“Citizenship, rights, democracy — as long as these remain contested, so will the necessity of an accurate understanding of Reconstruction.”
That quote comes from “Why Reconstruction Matters,” a new, short essay by Eric Foner, author of Reconstruction: America’s Unfinished Revolution 1863-1877 and the Pulitzer-prize-winning DeWitt Clinton Professor of History at Columbia University. I can’t recommend enough taking a few minutes to read it.
While Don Tate was working on the illustrations for The Amazing Age of John Roy Lynch, our publisher asked Professor Foner to have a look at the text. Here’s what he had to say about our picture book biography of this young man who went from teenage slave to U.S. congressman in ten years:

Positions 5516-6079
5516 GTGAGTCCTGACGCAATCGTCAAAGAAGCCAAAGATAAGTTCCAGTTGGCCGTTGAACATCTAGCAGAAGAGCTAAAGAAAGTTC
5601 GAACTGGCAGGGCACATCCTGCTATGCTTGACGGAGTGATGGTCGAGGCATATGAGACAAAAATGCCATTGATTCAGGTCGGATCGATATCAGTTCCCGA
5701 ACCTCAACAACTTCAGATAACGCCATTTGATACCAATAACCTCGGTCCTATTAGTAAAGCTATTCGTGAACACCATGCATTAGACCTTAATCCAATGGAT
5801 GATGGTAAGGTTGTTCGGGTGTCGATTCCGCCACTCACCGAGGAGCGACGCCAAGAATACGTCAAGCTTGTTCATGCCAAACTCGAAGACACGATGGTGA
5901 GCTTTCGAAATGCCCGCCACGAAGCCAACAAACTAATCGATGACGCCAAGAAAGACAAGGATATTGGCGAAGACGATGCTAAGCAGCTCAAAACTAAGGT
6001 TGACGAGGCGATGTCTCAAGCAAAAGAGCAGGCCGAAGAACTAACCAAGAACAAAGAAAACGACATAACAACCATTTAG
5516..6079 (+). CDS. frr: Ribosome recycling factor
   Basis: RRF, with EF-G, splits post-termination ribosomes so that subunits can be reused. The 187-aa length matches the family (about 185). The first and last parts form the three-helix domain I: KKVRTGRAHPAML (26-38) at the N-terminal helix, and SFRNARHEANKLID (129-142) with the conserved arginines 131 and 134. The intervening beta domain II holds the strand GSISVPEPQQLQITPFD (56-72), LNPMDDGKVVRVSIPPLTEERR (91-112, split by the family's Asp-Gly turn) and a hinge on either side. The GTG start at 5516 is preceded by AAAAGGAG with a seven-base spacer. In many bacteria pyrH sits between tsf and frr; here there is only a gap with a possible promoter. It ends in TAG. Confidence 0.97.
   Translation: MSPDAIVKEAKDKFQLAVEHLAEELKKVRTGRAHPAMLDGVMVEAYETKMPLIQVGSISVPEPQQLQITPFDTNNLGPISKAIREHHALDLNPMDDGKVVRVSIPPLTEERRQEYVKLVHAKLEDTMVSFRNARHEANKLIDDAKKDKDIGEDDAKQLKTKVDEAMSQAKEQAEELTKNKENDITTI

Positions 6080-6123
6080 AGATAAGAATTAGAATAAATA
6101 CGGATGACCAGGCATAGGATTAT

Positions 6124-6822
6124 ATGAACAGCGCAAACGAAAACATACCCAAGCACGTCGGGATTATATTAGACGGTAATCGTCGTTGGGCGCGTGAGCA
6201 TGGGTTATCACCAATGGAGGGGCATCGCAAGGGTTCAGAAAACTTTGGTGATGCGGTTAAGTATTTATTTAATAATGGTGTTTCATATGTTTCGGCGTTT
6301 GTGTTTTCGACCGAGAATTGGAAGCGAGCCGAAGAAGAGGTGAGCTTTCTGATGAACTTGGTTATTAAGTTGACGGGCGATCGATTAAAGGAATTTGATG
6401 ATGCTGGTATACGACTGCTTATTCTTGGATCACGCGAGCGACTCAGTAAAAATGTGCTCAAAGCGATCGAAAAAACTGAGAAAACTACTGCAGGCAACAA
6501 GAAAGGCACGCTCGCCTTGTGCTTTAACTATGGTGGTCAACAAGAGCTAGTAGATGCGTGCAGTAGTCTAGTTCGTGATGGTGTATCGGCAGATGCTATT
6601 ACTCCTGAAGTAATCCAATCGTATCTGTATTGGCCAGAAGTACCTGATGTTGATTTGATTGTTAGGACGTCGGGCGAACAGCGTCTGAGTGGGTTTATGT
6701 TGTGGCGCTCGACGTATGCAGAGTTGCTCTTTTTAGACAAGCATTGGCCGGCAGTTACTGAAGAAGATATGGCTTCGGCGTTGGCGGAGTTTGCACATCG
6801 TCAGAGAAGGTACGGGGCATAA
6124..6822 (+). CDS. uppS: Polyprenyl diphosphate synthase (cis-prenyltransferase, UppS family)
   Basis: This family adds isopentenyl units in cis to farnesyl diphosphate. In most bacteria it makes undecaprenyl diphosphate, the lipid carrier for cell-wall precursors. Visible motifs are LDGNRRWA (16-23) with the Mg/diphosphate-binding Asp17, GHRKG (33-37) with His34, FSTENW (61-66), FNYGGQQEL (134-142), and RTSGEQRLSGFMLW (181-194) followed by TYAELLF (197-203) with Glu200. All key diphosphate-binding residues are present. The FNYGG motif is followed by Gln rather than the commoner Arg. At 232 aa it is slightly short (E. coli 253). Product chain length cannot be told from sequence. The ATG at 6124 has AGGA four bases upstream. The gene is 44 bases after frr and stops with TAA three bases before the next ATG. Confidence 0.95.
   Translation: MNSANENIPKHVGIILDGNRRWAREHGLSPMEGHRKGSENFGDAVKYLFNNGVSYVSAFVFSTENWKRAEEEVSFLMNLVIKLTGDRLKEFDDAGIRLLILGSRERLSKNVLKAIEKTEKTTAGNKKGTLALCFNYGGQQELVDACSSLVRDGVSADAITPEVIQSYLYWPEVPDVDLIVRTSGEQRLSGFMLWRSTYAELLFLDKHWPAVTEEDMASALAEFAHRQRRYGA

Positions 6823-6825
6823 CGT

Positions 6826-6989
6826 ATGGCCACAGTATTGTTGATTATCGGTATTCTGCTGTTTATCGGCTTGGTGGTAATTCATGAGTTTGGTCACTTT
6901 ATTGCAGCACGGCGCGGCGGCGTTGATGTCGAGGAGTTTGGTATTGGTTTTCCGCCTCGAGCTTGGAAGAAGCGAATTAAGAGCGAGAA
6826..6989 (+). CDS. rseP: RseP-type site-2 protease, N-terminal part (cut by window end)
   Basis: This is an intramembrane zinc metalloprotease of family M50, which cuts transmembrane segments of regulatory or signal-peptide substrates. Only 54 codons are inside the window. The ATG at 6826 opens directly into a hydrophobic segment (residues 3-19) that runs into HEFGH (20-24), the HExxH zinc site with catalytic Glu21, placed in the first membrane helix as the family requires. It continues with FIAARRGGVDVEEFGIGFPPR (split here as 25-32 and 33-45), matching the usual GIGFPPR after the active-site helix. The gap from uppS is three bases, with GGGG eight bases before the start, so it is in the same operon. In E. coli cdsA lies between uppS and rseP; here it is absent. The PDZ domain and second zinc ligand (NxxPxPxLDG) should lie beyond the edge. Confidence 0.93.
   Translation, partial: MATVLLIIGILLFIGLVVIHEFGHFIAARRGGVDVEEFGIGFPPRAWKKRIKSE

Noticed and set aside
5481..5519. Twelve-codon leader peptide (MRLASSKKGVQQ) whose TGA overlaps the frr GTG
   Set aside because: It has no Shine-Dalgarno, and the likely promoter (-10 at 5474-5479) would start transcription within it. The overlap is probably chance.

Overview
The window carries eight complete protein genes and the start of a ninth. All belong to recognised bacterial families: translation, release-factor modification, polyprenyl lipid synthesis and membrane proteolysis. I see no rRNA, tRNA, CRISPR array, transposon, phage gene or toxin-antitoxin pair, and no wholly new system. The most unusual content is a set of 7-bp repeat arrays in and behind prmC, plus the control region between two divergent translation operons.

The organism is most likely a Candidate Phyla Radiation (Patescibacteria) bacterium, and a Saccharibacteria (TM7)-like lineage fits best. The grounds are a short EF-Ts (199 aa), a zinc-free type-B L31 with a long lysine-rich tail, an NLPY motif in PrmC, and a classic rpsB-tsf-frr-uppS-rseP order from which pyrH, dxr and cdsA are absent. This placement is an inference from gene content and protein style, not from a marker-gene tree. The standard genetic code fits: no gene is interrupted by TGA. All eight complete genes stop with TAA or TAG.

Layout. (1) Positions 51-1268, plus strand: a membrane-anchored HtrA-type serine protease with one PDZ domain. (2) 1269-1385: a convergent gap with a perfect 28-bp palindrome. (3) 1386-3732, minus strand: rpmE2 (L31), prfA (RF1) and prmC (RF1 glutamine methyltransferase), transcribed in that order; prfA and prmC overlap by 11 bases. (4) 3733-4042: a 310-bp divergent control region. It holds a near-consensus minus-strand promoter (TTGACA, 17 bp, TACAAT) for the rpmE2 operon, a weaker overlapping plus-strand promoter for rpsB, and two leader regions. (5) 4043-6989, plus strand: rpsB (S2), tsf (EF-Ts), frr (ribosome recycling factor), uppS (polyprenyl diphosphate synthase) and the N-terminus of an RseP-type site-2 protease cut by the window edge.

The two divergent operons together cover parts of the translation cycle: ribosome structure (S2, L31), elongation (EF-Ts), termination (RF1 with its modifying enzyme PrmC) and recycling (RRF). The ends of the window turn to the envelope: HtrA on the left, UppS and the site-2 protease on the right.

Like adults, young readers should know about the era of Reconstruction and the remarkable individuals who struggled to give real meaning to the freedoms blacks achieved during the Civil War. John Roy Lynch was one of them and he is brought vividly to life in this book.
I’m thankful to Foner not only for those kind words about our book, but especially for all the work he’s done to shape our modern understanding of the Reconstruction era.
“Preoccupied with the challenges of our own time,” he writes in this New York Times essay, “Americans will probably devote little attention to the sesquicentennial of Reconstruction, the turbulent era that followed the conflict.”
Not if I can help it.